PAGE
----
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Buttercream Frosting vs. Buttercream Icing?

post #1 of 21
Thread Starter 

I decided to try using fondant (it's Wilton brand btw) and it says that before you put the fondant on your cake, you have to cover the cake in buttercream icing. Well, I couldn't find any buttercream icing, but I did find buttercream frosting. Is it okay if I use the frosting as a substitute for the icing?

post #2 of 21
Yes that is OK. If u are out of time or options u can even use Duncan Hines canned icing. But do not use whipped cream. I use fondant ALL the time. It is more for looks. Butter cream is buttercream. No signifant difference.
post #3 of 21

I once made a fondant cake and it was my first time working with fondant.. I've seen it on Cake Boss that you put buttercream on the cake before the fondant but my stepdad demanded to just put the fondant on :) it tasted horrible haha so yeah, fondant is for looks. I learned that the hard way... :)

post #4 of 21

FOndant is not as bad as their reputation.  If you figure it out,  it is similar to some icings.  a lot of sugar.  I make mine w/ marshmallows and other flavors.  Well known cake designers like COlette Peters and Margaret Braun,  they use fondant (mostly).  The icing under it will serve as the glue.  There so many decorations that is possible to make with fondant.  W/ buttercream,  they are impossible.  VERY expensive cake designers do fondant.

post #5 of 21

When coloring fondant, do you just need to knead it until it is easy, add desired coloring, and knead it until it's all even? Is there an easier way because that sounds like a lot of kneading!!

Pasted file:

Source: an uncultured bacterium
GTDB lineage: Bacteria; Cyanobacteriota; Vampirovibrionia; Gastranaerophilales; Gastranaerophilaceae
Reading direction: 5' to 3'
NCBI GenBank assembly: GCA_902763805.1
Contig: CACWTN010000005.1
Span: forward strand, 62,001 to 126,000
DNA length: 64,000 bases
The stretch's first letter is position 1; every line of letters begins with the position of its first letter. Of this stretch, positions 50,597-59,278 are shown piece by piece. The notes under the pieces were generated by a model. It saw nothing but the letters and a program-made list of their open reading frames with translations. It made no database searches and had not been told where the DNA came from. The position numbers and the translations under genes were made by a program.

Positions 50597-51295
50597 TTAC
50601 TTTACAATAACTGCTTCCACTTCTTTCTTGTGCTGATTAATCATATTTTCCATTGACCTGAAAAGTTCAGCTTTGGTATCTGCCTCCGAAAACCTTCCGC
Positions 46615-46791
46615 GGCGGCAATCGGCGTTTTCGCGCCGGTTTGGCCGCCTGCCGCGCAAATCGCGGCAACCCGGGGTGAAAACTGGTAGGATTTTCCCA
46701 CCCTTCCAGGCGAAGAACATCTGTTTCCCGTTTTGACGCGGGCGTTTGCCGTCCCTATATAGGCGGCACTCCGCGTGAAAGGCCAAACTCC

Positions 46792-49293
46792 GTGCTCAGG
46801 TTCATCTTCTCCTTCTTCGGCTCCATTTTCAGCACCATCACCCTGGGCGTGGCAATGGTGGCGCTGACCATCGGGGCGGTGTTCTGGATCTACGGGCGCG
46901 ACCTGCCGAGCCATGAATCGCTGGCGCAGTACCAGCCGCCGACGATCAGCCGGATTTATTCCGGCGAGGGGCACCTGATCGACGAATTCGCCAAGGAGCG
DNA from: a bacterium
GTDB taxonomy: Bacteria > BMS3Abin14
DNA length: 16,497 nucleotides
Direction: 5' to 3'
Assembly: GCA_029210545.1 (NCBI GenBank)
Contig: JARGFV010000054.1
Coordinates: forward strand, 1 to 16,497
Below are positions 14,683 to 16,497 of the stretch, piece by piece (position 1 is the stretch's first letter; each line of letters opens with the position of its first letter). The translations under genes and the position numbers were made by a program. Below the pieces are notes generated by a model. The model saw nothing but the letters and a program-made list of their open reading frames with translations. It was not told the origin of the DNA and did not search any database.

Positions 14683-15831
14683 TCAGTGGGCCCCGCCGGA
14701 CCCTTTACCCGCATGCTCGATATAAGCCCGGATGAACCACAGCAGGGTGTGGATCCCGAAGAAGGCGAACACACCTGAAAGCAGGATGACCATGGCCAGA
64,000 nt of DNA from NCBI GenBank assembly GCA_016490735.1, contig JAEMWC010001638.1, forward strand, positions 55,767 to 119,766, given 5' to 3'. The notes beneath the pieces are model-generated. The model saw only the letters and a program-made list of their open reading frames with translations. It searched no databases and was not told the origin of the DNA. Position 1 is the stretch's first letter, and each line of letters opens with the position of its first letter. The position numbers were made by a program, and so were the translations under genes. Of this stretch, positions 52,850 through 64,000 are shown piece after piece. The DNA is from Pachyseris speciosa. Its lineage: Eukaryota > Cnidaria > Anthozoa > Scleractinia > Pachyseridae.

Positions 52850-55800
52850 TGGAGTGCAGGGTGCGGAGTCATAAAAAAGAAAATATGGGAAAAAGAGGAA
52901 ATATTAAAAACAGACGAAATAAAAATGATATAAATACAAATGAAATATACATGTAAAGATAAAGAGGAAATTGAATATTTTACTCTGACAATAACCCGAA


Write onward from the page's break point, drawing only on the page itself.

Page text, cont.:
post #6 of 21
If you really want to learn to use fondant on a pro level, IMO skip making your own and go straight to buying a gold brand. It rolls thinner which makes for a more polished result
I use Fonderific. It can be rolled out almost egg shell thin which means less weight draggin down your edges.
The flavor is heavenly as it actually soaks up a lot of the crumb coat and if you use white choc BC to dirty ice.... you get the idea
Yes it is pricey but then again you use way less cuz you will roll it thin.
With so many brands to choose from, many all ready colored, at least give one or another a spin
You will be surprised with the difference.
post #7 of 21

Icing and frosting are used interchangeably, in my experience.


You can and should put a full layer of buttercream under your fondant with no problem.  You just have to chill the cake rock hard before you cover it.  FYI, Wilton fondant is basically the worst thing you can use.  It's good to practice with, but I wouldn't actually eat it straight.  What I do is mix it with Duff's fondant (FondX) and it comes out great.  It doesn't get as hard and crusty as using straight Wilton and the Duff's has an incredible taste.  I personally don't use fondant a lot so a little goes a long way for me.  Duff's is expensive but you can either use a coupon from Michael's or just buy FondX.  Also look into modeling chocolate because it is a lot like fondant and the taste is awesome.


If you use crappy fondant it's going to taste like crap.  A good fondant should be soft and sweet and not filled with gross chemicals.  You can also try making it yourself-there are other recipes besides ones made out of marshmallows.  If you go to CakeCentral look up Michele Foster's Fondant.  It's absolutely incredible.  At the end of the day, people who say they don't like fondant have never tried a good one, or they can't get past the chewy texture with their cake.  That's why you need to put a full layer of buttercream under the fondant.

post #8 of 21
I have never understood why Wilton doesnt change their recipe to something a bit more tasty. Thru those deco classes they have a captive consumer base.
Not really too familiar with the classes, but they have got to know that they dont have many repeat fondant customers.
Oh well must be doing something right, eh?
post #9 of 21

Make your own  also get yourself a nice peice of marble to work it on.

post #10 of 21